The Faces of 90.5 WESA
Thu March 15, 2012
Pittsburgh Filmaker Tackles Media Stereotypes of Black Women
Movies and television are often criticized for not showcasing enough diversity. One Pittsburgher got tired of seeing the same images of black women in mainstream media, so she started a project aimed at debunking stereotypes, specifically those of black women. Essential Public Radio's Deanna Garcia met with Brittany McBryde to discuss her first documentary film.
Deanna Garcia: Tell me about your film The Image of Black Women.
Brittany McBryde: It started as an idea of bringing a new voice to the topic of diversity — my voice, specifically. There were a lot of things growing up that I internalized individually as "maybe I'm different, maybe I'm the problem," when in reality it was that the current state of the media and the programs we see don't allow for a lot of diversity, especially when it comes to minorities, be they African American, gay or Latino, or whatever, so I created this film to change that narrative.
DG: You tackle stereotypes in the media in your film by speaking to a number of black women, who've seen the same sorts of stereotypes played out in the media…
BM: I, as a black woman, was kind of passively brainwashed into automatically associating certain things with black women. For example, when you watch TV, there is always a "sassy black friend." You can't watch a show without the sassy black friend or the person going "Mmm mmm, no you didn't!"
DG: In your film, we hear from a lot of different women sharing their experiences being a black woman. Who's in your film?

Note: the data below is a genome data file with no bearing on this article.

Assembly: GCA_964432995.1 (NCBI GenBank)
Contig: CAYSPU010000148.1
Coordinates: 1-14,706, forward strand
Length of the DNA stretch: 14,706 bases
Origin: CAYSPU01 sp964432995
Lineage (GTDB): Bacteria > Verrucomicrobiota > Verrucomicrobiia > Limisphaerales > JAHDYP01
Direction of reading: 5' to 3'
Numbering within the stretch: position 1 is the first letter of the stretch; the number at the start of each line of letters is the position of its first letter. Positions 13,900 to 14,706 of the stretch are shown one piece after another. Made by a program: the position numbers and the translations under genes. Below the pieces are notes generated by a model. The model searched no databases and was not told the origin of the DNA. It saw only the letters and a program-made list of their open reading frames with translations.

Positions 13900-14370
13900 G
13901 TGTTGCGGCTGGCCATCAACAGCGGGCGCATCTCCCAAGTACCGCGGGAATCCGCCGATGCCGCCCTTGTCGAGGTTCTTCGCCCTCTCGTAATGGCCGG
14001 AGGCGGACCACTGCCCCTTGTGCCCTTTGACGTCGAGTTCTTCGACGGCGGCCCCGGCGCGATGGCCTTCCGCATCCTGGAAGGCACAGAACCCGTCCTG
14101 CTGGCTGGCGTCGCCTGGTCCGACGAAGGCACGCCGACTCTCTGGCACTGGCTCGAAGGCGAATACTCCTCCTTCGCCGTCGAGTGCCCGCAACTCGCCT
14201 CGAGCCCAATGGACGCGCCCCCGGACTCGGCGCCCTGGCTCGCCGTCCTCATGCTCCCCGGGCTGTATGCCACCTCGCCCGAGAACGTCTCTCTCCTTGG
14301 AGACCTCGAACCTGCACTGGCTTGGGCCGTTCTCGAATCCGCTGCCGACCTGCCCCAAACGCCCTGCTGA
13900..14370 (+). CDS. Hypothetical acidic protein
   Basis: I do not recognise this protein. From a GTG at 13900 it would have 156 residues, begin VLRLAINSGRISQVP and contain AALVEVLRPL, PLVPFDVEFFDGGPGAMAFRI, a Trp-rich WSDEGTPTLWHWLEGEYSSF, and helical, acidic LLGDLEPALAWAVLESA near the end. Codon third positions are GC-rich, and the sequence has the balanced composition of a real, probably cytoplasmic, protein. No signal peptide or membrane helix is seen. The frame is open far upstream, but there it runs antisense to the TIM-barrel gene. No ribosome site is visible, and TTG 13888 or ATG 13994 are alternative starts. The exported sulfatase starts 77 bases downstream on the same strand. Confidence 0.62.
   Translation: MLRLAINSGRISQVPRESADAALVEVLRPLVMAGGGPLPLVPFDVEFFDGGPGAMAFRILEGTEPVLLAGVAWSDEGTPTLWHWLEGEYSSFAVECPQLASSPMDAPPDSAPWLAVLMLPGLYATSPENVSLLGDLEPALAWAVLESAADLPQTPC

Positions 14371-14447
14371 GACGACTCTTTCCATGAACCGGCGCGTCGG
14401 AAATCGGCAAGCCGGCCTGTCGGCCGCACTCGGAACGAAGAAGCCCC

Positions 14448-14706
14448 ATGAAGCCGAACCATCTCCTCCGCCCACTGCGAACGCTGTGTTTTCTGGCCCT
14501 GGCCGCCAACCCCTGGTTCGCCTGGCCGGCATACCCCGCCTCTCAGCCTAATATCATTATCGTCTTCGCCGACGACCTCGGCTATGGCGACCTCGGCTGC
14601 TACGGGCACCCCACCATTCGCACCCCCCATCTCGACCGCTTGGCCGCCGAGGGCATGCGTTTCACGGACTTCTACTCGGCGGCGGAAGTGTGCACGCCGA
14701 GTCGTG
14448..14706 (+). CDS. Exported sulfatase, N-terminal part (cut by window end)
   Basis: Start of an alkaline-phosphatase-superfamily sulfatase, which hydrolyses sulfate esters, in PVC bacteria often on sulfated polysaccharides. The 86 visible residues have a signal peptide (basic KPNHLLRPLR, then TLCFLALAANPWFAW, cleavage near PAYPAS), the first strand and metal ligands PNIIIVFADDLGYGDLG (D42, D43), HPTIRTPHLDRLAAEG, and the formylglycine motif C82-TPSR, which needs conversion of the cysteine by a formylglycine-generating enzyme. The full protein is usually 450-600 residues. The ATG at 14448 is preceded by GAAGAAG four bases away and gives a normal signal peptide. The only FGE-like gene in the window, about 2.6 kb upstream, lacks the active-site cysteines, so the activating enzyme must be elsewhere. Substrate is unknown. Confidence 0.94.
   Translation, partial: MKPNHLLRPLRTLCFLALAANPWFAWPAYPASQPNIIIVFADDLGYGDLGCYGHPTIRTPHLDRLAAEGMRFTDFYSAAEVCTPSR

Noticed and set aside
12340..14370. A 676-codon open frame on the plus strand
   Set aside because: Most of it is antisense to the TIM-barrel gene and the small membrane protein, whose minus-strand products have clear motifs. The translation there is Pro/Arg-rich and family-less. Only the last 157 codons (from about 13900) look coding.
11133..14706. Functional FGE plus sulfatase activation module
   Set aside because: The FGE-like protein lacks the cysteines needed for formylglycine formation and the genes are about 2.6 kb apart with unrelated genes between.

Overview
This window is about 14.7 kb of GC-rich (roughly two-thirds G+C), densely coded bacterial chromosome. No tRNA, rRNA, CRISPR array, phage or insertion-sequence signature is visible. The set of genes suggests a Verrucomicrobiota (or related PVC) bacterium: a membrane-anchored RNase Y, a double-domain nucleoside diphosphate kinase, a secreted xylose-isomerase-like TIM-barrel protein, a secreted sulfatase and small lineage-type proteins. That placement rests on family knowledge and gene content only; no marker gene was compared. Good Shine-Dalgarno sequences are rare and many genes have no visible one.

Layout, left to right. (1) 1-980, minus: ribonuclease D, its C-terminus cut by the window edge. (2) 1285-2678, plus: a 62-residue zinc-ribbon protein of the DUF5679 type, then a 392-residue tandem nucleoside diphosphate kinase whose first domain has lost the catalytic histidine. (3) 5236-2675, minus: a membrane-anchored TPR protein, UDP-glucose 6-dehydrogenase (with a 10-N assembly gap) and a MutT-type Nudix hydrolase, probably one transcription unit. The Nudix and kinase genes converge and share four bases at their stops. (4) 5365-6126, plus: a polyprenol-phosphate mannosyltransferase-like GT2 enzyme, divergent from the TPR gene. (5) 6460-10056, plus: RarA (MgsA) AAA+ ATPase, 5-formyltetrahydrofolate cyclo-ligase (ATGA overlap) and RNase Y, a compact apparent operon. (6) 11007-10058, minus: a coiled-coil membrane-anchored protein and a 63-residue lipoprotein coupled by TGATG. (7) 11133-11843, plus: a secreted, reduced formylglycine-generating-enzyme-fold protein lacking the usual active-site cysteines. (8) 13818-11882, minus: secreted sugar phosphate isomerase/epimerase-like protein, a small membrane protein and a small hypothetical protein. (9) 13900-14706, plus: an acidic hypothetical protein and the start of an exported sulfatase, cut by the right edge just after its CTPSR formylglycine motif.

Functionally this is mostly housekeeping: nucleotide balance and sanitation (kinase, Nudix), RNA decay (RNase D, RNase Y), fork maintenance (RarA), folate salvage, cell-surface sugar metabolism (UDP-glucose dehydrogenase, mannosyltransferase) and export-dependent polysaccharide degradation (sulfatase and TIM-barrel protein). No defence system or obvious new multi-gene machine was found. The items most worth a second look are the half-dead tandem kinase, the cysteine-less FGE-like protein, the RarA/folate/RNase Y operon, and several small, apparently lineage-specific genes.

BM: I have an assortment of different women from different industries and professions who are lending their experiences with racism and self-identity.
DG: What gave you the idea to do this film?
BM: The idea came from talks with my niece. I have an 8-year-old niece and she is very precocious. She recently had a situation in her class where someone did not like her, and she asked me, "Well, is it because my hair's too puffy? Because I know people don't like that."
It gave me pause. "Where are you getting it from that people don't like that?" That's why I'm so passionate about this film. It's not something that is unique to black women, although that is my story. I feel it's something that everyone can identify with: men, women, across all racial lines and all orientations. The media creates these messages that whatever you are, whatever it is, it's not enough, nothing is ever enough. Even to an 8-year-old, someone not liking her, which is so natural, immediately, because of the messages she's seeing of what is affirmed as beautiful and what is the standard it has to be, "I'm not enough and that's why people don't like me." Not, "I don't share my toys or I interrupt people," but that her hair is puffy.
So I took this on to say, "What is the black woman? Who is this person we've become so desensitized to?" We accept all of these images of reality every day without questioning them.